Curious about politics in Monaco? This page may shed some light.
Monaco has been governed under a constitutional monarchy since 1911, with the Sovereign Prince of Monaco as head of state. The executive branch consists of a Prime Minister as the head of government, who presides over the other five members of the Council of Government. Until 2002, the Prime Minister was a French citizen appointed by the prince from among candidates proposed by the Government of France; since a constitutional amendment in 2002, the Prime Minister can be French or Monégasque. On 1 September 2020, Prince Albert II appointed a French citizen, Pierre Dartout, to the office.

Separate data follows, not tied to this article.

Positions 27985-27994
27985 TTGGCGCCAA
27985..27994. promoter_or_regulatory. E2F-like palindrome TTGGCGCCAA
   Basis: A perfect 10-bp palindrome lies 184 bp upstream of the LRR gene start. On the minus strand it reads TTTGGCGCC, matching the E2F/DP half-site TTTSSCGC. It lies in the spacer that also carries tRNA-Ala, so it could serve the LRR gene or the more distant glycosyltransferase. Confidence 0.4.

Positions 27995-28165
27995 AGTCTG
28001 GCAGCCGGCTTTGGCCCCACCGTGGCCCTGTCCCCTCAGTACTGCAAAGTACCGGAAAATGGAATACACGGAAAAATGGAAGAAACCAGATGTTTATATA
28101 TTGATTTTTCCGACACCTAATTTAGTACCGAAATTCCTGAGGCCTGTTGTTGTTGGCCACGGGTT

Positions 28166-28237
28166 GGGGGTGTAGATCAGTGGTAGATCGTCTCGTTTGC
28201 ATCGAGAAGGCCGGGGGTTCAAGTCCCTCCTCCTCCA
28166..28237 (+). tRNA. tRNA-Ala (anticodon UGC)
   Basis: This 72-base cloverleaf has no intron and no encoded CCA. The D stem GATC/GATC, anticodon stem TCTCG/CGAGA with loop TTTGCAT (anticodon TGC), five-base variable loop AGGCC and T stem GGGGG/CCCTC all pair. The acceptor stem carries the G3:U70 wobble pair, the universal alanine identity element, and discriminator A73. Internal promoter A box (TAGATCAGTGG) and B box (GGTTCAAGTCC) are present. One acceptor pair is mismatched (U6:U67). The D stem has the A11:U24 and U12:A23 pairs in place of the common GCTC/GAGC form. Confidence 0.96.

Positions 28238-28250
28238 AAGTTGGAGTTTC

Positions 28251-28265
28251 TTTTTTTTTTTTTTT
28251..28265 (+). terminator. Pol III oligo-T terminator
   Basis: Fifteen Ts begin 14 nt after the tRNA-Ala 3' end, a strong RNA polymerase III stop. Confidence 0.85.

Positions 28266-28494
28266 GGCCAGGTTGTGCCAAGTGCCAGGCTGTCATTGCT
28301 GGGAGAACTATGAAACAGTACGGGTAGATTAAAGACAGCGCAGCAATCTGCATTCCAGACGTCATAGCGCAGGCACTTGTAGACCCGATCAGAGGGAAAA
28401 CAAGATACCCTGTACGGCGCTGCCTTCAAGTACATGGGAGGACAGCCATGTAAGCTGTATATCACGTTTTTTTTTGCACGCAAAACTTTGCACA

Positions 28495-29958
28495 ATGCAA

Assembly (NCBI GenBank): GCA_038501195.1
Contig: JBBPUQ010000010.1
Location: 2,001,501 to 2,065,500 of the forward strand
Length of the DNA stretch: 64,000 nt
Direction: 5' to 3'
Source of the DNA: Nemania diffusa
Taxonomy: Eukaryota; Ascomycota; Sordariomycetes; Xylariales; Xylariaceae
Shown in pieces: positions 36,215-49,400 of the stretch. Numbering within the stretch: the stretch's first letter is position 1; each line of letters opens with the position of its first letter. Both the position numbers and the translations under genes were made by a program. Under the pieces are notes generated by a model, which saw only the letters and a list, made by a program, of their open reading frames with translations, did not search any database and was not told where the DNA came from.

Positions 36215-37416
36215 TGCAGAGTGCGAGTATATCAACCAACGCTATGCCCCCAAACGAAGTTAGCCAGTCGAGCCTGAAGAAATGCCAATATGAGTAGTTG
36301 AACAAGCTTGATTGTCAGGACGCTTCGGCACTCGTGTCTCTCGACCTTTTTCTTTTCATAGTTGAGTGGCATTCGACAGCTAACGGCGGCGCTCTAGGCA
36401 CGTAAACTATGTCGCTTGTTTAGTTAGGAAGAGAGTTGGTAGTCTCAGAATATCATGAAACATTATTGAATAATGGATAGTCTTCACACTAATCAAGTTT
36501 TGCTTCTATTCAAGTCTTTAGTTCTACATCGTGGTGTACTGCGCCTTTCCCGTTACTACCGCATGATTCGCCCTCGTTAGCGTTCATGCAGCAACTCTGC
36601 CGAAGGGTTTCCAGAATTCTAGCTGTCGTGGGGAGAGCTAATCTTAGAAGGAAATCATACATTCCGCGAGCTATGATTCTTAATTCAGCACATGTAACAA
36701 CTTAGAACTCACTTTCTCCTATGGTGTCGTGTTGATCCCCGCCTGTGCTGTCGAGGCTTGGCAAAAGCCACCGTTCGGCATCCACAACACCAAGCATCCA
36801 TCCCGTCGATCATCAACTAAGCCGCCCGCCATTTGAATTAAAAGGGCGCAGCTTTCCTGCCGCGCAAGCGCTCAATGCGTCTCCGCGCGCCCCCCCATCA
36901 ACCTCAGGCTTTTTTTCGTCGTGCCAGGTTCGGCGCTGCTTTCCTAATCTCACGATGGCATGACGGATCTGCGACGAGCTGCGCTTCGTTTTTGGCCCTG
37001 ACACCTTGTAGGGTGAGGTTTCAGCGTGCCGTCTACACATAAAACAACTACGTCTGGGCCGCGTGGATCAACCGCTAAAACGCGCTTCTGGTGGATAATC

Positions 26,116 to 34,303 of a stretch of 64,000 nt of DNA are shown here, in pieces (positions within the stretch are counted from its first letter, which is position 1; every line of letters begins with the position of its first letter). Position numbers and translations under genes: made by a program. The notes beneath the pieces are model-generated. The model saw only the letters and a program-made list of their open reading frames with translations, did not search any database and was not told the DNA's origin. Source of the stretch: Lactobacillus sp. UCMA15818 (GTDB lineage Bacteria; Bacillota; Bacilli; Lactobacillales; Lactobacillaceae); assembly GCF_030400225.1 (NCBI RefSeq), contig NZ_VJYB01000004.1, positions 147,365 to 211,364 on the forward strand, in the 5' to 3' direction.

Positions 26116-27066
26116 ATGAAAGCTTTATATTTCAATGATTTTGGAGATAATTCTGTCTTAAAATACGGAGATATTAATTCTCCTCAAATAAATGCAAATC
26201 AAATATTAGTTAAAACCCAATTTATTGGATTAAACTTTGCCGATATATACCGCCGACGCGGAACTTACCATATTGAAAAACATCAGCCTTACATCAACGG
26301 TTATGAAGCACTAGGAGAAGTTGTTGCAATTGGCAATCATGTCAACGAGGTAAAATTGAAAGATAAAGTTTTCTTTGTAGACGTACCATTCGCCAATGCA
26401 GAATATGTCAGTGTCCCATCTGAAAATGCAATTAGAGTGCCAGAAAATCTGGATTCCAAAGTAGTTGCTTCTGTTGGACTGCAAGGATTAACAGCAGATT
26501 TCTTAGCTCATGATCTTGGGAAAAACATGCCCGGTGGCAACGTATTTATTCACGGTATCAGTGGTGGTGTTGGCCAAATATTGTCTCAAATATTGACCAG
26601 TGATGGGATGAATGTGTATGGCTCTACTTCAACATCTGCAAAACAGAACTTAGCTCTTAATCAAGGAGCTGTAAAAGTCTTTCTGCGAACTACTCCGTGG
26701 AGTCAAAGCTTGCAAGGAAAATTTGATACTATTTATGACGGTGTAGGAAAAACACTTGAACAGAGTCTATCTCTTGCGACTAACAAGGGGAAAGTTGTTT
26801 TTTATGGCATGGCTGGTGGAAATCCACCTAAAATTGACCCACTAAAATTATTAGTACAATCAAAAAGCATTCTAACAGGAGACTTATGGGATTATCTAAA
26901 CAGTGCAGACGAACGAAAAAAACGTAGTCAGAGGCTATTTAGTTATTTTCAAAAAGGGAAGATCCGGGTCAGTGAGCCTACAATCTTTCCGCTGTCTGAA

Under the 1962 Constitution of Monaco, the prince shares his veto power with the unicameral National Council. The 24 members of the National Council are elected for five-year terms; 16 are chosen through a majority electoral system and 8 by proportional representation. All legislation requires the approval of the National Council, which is dominated by the conservative Rally and Issues for Monaco (REM) party which holds 20 seats. Union Monégasque holds three seats while Renaissance holds one seat. The principality’s city affairs are directed by the Communal Council, which consists of 14 elected members and is presided over by a mayor. Georges Marsan has been mayor since 2003. Unlike the National Council, communal councillors are elected for four-year terms and are strictly non-partisan; however, oppositions inside the council frequently form.